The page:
The Basics Of Domain Redirects
Domain redirects have a variety of purposes. If you’ve moved your website to a new domain, or have changed the URL structure of some of your pages, then it’s time to utilize a domain redirect.
Knowing how to redirect a domain to another can be a very valuable skill in your webmaster toolbox.
Below you’ll learn what a domain redirect actually is, the types of redirects you have available, why you’d want to use one, and finally how to implement a domain redirect.
What Is a Domain Redirect?
When a domain redirect is in place the web browser will direct one domain name to another. For example, if you type in the domain name relentless.com in your browser you’ll be redirected to Amazon.com.
Domain redirects can be implemented for a wide variety of reasons. Perhaps you changed your brand name and you’re redirecting an entire domain name to a new site, or, you’ve updated your link structure and want to redirect any existing traffic to the updated URL.
Let’s look at the example of HostGator.com. We have the main domain name, but you could also pick up domains that are common misspellings or variations, like HstGator.com, or Hostgator.net (Try typing either of these in. You’ll note they both redirect to HostGator). Then, your new domain redirects to the main domain name.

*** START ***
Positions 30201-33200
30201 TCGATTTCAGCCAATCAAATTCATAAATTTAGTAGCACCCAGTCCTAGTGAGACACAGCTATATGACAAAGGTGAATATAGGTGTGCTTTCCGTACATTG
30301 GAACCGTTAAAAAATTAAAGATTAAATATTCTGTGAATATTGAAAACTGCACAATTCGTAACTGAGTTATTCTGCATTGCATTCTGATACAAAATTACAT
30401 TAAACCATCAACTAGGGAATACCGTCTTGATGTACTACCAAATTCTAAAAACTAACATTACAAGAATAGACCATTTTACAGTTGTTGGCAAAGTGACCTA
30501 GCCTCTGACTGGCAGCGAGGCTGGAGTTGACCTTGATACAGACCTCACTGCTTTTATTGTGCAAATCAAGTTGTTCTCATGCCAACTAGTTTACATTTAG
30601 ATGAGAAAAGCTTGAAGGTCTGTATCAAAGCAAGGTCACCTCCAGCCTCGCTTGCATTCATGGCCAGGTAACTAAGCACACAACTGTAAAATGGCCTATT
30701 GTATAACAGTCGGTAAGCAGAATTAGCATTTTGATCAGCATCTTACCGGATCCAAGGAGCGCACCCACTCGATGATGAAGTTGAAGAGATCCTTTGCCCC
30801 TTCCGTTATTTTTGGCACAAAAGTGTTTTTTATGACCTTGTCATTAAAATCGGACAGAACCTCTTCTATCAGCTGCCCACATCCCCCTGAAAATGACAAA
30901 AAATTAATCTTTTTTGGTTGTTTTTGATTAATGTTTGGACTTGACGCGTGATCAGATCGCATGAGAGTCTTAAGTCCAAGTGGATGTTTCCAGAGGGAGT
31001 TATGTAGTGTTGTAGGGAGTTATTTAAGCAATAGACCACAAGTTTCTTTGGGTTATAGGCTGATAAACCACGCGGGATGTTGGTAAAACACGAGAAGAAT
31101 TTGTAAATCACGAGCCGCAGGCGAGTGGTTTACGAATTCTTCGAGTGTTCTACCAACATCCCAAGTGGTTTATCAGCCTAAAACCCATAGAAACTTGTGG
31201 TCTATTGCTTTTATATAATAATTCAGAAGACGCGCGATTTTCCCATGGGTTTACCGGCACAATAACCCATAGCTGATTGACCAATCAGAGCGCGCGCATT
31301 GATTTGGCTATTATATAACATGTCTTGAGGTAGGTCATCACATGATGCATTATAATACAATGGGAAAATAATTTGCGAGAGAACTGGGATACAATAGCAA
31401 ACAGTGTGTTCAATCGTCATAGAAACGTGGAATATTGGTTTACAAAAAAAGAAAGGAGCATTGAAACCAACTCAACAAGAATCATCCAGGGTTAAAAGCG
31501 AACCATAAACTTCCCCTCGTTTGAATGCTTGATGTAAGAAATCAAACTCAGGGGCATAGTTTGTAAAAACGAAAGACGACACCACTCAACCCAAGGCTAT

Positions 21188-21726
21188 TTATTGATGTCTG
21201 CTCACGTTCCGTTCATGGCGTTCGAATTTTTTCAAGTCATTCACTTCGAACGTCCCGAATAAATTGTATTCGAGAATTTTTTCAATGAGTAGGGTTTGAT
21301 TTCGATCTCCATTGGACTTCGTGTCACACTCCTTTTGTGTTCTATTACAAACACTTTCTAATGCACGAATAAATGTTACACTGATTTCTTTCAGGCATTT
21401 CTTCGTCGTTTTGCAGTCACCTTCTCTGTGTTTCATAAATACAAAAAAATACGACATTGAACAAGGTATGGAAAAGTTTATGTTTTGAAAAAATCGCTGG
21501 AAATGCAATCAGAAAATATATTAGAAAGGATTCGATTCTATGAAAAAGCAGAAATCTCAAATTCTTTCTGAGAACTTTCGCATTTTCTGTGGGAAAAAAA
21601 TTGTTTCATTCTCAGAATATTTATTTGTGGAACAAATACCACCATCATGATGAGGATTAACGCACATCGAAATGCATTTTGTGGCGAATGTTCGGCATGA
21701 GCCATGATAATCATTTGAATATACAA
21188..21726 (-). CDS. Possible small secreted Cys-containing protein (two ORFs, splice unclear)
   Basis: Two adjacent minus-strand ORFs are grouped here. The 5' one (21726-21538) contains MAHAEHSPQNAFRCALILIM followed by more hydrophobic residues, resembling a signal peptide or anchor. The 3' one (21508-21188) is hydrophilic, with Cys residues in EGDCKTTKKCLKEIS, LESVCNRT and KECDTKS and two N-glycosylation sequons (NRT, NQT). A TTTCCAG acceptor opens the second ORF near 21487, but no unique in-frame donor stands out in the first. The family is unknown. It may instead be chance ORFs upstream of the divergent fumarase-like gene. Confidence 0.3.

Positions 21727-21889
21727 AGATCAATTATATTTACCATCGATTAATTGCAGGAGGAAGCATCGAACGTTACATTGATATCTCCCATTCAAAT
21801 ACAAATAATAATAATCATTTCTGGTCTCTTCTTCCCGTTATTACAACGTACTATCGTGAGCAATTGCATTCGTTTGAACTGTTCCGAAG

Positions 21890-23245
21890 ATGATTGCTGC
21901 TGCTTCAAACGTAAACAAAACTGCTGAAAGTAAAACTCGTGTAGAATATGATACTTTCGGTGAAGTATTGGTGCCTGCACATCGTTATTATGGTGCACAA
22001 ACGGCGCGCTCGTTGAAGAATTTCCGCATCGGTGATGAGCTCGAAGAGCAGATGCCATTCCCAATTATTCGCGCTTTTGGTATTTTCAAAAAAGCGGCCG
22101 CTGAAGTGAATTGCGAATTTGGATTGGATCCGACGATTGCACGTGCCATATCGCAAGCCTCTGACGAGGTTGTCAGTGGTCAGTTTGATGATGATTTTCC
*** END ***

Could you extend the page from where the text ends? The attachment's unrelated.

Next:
Or, you could even purchase an domain name that’s related to your niche to be redirected to your site, like what Neil Patel has recently done with Kissmetrics.
Redirects are used to inform the servers that the content has moved from one URL to another one. If you want to send traffic from an existing domain name, or pass on the existing domain authority, then you’re going to need to setup a domain redirect.
Redirects can also be put into place if you have any existing 404 pages, or older pieces of content that are no longer relevant. Instead of visitors landing on a non-existent page you can redirect that traffic to a related page on your site.
For example, eCommerce stores can use redirects to direct users to similar products, once they no longer carry a certain product. Instead of the user landing on a 404 page, they’ll be sent to a page that has products similar to the one they were looking for.
Types of Domain Redirects
There are a few different types of domain redirections you’ll want to be aware of. The 301 redirect is the kind you’ll probably be using most often, but there are a few others you might use sparingly.
1. 301 Redirect
A 301 redirect is the most common type of redirect. This type of redirect will pass almost all of the existing link equity of the domain, so it’s commonly used for SEO purposes.
This is the type of redirect you should be using, both on a page, and domain basis. In most cases it’s the best redirect fit for the job.
2. 302 Redirect
Why use a 302 redirect when a 301 will do? 302 redirects are very rarely used and don’t serve much of a purpose. There are instances where a 302 redirect will be treated in the same light as a 301 redirect, but it’s almost always recommended to use a 301 redirect.